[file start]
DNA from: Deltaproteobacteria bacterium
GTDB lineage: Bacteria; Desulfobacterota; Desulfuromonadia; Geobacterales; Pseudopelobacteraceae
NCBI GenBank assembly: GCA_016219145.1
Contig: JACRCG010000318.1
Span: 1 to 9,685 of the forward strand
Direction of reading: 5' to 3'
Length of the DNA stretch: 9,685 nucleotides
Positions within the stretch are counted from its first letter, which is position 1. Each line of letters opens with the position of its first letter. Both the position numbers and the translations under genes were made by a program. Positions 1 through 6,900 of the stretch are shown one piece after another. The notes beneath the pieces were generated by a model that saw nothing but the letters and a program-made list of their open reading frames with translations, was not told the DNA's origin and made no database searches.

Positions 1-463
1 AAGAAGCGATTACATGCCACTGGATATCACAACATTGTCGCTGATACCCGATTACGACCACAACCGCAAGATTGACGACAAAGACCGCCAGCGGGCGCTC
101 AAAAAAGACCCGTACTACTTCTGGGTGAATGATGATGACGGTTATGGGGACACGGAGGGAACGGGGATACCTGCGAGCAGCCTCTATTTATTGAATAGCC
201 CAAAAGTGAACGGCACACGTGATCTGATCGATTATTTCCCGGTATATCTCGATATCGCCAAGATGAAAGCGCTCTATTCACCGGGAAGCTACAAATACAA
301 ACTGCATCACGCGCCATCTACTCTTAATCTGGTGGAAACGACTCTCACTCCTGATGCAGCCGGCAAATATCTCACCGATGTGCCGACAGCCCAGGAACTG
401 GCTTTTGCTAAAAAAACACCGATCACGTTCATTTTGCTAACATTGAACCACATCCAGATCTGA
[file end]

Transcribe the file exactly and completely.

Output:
DNA from: Deltaproteobacteria bacterium
GTDB lineage: Bacteria; Desulfobacterota; Desulfuromonadia; Geobacterales; Pseudopelobacteraceae
NCBI GenBank assembly: GCA_016219145.1
Contig: JACRCG010000318.1
Span: 1 to 9,685 of the forward strand
Direction of reading: 5' to 3'
Length of the DNA stretch: 9,685 nucleotides
Positions within the stretch are counted from its first letter, which is position 1. Each line of letters opens with the position of its first letter. Both the position numbers and the translations under genes were made by a program. Positions 1 through 6,900 of the stretch are shown one piece after another. The notes beneath the pieces were generated by a model that saw nothing but the letters and a program-made list of their open reading frames with translations, was not told the DNA's origin and made no database searches.

Positions 1-463
1 AAGAAGCGATTACATGCCACTGGATATCACAACATTGTCGCTGATACCCGATTACGACCACAACCGCAAGATTGACGACAAAGACCGCCAGCGGGCGCTC
101 AAAAAAGACCCGTACTACTTCTGGGTGAATGATGATGACGGTTATGGGGACACGGAGGGAACGGGGATACCTGCGAGCAGCCTCTATTTATTGAATAGCC
201 CAAAAGTGAACGGCACACGTGATCTGATCGATTATTTCCCGGTATATCTCGATATCGCCAAGATGAAAGCGCTCTATTCACCGGGAAGCTACAAATACAA
301 ACTGCATCACGCGCCATCTACTCTTAATCTGGTGGAAACGACTCTCACTCCTGATGCAGCCGGCAAATATCTCACCGATGTGCCGACAGCCCAGGAACTG
401 GCTTTTGCTAAAAAAACACCGATCACGTTCATTTTGCTAACATTGAACCACATCCAGATCTGA